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A snapshot of the good work being undertaken across Wales to provide excellent care at every level, with a positive impact on patients has been published today.

First published:
30 October 2018
Last updated:

This was published under the 2016 to 2021 administration of the Welsh Government

The fourth NHS Wales Annual Quality Statement (AQS) contains some of the initiatives which are contributing to improvements, across the board, in the quality of care provided for patients in areas such as dementia, sepsis, diabetes and cancer. The report highlights examples of where care is being delivered effectively in innovative new ways while also identifying areas where the NHS can improve in the future. 

NHS Wales Chief Executive Dr Andrew Goodall said on the day of the report’s publication:

“It is absolutely clear that the NHS in Wales is valued and must be protected. 

“It’s fitting that during the 70th anniversary of the NHS , We are able to show the commitment of our staff, working across many settings to provide good care to the Welsh population.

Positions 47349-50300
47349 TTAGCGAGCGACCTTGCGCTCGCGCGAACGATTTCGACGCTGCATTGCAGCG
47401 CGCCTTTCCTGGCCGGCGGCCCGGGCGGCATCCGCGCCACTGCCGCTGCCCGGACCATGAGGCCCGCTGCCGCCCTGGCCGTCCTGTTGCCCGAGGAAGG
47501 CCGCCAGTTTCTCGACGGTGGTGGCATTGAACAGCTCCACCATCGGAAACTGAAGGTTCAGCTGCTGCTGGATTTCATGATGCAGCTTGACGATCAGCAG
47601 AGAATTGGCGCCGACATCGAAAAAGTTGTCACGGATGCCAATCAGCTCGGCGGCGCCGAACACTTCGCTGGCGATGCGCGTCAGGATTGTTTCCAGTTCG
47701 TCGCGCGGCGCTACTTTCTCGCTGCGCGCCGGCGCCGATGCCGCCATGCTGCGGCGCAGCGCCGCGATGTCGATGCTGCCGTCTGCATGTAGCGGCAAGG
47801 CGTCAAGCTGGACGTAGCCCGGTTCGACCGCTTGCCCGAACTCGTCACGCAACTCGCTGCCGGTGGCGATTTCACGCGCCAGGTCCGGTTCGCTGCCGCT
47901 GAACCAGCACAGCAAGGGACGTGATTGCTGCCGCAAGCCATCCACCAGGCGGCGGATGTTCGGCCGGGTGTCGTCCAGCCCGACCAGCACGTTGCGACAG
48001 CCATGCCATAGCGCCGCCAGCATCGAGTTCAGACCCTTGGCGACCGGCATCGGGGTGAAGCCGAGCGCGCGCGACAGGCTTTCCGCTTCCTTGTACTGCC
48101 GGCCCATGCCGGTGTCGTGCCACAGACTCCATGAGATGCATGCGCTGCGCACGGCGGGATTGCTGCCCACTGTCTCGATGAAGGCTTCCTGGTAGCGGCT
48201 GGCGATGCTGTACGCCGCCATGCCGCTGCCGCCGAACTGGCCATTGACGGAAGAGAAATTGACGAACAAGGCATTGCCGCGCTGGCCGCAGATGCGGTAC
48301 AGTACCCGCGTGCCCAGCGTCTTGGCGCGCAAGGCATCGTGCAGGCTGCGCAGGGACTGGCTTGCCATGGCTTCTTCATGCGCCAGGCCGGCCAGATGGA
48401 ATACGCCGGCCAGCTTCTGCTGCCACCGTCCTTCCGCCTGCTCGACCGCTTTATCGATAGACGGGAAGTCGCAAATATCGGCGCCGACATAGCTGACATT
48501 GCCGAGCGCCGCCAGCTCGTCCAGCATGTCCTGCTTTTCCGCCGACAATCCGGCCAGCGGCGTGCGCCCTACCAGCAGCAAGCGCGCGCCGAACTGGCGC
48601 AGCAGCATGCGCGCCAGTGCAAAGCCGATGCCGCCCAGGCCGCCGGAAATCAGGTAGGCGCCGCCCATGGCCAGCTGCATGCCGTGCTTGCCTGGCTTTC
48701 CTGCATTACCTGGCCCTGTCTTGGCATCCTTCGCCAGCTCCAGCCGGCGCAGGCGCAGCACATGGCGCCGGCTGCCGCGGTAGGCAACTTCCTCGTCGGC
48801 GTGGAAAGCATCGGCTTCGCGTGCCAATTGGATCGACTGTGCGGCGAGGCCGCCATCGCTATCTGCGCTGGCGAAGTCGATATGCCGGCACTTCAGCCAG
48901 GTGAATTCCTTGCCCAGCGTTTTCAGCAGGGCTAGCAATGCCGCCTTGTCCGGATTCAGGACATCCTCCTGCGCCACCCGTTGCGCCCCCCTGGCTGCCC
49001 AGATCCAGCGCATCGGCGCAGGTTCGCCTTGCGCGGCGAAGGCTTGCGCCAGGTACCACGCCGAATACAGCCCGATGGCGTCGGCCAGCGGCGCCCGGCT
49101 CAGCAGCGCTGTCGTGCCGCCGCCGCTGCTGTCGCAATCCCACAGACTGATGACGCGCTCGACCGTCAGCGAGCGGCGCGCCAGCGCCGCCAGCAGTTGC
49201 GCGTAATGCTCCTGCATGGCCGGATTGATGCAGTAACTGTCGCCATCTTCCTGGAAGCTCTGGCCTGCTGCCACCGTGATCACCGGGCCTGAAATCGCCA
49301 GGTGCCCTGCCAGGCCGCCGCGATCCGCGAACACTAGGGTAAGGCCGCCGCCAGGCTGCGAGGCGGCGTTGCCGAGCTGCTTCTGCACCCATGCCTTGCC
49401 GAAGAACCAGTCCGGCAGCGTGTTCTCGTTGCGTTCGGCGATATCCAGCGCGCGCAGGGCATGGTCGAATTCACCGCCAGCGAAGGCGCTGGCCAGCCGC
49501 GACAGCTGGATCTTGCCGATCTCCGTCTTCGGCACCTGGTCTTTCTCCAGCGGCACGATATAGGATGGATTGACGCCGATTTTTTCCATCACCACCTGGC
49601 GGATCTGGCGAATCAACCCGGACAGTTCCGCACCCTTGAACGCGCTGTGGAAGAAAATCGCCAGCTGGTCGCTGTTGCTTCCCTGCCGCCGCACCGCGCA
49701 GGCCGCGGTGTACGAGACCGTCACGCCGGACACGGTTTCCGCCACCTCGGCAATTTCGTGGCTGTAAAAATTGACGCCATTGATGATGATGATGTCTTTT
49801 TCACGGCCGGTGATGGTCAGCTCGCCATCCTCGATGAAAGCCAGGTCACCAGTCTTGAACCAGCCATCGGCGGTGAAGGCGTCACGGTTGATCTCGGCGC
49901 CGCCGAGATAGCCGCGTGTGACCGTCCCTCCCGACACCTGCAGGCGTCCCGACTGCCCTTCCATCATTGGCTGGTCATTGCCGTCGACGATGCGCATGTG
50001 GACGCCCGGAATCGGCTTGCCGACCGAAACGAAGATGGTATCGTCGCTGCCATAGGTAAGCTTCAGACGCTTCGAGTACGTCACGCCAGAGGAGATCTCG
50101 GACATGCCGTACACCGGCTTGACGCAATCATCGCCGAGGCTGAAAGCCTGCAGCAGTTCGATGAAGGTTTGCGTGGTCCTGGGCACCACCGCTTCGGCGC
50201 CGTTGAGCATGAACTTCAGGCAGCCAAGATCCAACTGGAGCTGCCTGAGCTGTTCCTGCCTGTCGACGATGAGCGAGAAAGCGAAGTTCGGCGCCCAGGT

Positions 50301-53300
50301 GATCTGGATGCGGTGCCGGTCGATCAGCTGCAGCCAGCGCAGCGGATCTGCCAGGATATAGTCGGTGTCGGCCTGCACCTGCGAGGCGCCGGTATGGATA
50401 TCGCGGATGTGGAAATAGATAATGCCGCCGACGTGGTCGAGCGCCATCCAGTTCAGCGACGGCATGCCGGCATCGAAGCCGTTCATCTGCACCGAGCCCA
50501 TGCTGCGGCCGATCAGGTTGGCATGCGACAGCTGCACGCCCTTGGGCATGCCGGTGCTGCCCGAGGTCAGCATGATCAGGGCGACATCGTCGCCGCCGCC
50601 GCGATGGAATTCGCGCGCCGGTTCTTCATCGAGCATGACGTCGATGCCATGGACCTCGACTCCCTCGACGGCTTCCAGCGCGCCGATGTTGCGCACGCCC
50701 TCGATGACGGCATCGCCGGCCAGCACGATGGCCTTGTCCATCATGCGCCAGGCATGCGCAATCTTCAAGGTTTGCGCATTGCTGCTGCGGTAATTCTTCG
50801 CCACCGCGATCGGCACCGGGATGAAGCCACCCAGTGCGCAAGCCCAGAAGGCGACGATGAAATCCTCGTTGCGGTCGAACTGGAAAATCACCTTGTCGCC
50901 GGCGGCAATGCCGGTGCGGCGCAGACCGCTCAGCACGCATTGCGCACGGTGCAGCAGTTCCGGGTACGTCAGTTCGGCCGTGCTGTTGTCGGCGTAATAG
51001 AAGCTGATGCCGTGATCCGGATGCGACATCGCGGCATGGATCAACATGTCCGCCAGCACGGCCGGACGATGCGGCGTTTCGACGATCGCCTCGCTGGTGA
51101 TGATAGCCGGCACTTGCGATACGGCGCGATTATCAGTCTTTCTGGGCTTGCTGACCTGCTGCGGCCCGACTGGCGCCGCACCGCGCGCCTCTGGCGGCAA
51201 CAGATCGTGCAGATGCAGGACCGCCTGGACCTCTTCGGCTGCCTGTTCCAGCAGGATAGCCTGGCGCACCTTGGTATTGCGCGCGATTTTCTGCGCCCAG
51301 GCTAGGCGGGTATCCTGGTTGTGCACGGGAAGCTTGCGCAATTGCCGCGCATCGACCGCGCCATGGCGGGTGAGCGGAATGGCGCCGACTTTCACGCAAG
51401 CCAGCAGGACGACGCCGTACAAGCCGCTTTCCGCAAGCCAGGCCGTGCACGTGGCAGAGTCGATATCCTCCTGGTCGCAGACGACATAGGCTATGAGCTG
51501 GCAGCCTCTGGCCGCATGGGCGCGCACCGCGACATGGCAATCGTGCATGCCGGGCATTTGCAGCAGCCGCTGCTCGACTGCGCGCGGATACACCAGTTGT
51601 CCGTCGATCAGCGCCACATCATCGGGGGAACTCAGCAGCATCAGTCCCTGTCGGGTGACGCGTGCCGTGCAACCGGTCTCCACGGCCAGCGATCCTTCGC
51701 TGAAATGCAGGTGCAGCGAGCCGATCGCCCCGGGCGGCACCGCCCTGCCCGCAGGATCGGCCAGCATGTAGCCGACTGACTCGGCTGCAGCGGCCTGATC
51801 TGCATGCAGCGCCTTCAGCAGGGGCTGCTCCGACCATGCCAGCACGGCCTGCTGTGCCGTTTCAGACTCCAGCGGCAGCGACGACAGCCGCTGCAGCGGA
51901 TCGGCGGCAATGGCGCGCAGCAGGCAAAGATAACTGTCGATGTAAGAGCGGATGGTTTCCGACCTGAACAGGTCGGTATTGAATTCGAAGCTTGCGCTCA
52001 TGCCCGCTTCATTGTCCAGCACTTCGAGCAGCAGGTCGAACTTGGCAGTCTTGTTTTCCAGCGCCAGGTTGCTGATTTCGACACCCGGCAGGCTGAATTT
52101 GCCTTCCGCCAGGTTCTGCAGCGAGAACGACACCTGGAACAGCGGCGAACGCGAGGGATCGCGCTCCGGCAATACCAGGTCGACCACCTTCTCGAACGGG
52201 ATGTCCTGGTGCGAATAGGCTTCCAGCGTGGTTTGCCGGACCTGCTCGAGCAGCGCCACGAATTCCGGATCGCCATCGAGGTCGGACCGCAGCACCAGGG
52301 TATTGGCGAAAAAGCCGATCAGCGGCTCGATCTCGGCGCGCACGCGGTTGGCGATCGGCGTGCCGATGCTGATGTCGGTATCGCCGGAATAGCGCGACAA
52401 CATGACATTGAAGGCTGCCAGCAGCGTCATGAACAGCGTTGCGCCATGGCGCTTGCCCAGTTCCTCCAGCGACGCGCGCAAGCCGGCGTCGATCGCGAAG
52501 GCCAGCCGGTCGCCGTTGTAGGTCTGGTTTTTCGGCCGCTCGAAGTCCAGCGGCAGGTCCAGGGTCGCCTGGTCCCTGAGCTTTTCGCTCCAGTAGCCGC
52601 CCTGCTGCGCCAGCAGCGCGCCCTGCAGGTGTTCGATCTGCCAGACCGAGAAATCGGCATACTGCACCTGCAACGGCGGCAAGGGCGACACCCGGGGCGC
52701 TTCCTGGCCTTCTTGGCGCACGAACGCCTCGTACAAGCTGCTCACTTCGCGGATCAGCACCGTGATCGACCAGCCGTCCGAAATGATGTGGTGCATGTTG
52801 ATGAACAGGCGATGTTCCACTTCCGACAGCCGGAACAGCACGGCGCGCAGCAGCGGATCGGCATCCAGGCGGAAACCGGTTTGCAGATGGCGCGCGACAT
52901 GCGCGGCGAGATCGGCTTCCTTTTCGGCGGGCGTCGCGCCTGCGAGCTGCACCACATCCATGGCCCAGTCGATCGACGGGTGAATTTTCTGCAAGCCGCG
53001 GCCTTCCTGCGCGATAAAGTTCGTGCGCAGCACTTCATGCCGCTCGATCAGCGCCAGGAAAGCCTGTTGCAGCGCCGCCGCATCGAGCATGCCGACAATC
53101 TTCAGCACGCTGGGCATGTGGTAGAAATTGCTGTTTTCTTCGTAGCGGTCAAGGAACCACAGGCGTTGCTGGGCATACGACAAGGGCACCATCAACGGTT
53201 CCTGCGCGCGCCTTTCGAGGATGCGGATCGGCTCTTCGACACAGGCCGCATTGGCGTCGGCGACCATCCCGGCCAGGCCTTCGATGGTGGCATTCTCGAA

“Day in and day out, NHS staff are putting patients at the heart of everything they do. I am grateful to them, when I know they’re often facing periods of intense pressure. Even during the busiest winter on record, the vast majority of patients received timely, professional care and, whilst acknowledging real pressures, the system saw improvements in some waiting time areas.

“However, it is important that while promoting innovation and good practice we also recognise there are challenges facing the service; where challenges exist I am clear that improvements must be made.

“Looking forward, the NHS is changing quite rapidly and it must stay at the forefront of innovation. It must become more integrated; invest in new treatments and research into genetics and digital technologies is absolutely paramount. 

“This is why A Healthier Wales, our joint plan for health and social care is so very important. By the time the NHS turns 80 years old, I expect joint working and innovative, seamless services to be the norm in Wales, not the exception. I am confident we can create services which recognise that one size does not fit all; a service designed to meet people’s needs, with their involvement. 

“There are many opportunities to shape and deliver the future of health and social care services in Wales. I am looking forward to seeing real change take place over the coming year, building on the range of examples and good practice we have highlighted through this annual quality statement.”